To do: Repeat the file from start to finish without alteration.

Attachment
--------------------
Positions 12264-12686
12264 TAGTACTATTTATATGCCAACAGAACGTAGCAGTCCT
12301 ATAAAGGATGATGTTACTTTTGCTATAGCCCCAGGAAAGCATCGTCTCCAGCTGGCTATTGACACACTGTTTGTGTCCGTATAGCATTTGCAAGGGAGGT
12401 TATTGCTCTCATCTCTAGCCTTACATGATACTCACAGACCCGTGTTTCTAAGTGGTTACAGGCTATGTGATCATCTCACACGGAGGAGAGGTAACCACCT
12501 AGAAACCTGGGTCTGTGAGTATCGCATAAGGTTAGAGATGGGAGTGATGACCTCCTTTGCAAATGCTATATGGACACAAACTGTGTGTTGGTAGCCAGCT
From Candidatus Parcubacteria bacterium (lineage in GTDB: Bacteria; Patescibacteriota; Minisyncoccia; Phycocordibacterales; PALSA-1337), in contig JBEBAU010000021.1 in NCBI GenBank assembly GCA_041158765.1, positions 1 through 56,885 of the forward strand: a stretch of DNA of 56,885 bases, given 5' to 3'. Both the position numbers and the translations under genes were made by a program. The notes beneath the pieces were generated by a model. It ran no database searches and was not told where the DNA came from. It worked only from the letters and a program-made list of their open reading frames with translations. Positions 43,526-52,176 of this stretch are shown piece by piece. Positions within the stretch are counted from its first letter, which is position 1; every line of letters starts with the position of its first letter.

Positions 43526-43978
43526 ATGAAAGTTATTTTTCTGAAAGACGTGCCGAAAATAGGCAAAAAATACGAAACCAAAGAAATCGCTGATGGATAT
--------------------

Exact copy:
Positions 12264-12686
12264 TAGTACTATTTATATGCCAACAGAACGTAGCAGTCCT
12301 ATAAAGGATGATGTTACTTTTGCTATAGCCCCAGGAAAGCATCGTCTCCAGCTGGCTATTGACACACTGTTTGTGTCCGTATAGCATTTGCAAGGGAGGT
12401 TATTGCTCTCATCTCTAGCCTTACATGATACTCACAGACCCGTGTTTCTAAGTGGTTACAGGCTATGTGATCATCTCACACGGAGGAGAGGTAACCACCT
12501 AGAAACCTGGGTCTGTGAGTATCGCATAAGGTTAGAGATGGGAGTGATGACCTCCTTTGCAAATGCTATATGGACACAAACTGTGTGTTGGTAGCCAGCT
From Candidatus Parcubacteria bacterium (lineage in GTDB: Bacteria; Patescibacteriota; Minisyncoccia; Phycocordibacterales; PALSA-1337), in contig JBEBAU010000021.1 in NCBI GenBank assembly GCA_041158765.1, positions 1 through 56,885 of the forward strand: a stretch of DNA of 56,885 bases, given 5' to 3'. Both the position numbers and the translations under genes were made by a program. The notes beneath the pieces were generated by a model. It ran no database searches and was not told where the DNA came from. It worked only from the letters and a program-made list of their open reading frames with translations. Positions 43,526-52,176 of this stretch are shown piece by piece. Positions within the stretch are counted from its first letter, which is position 1; every line of letters starts with the position of its first letter.

Positions 43526-43978
43526 ATGAAAGTTATTTTTCTGAAAGACGTGCCGAAAATAGGCAAAAAATACGAAACCAAAGAAATCGCTGATGGATAT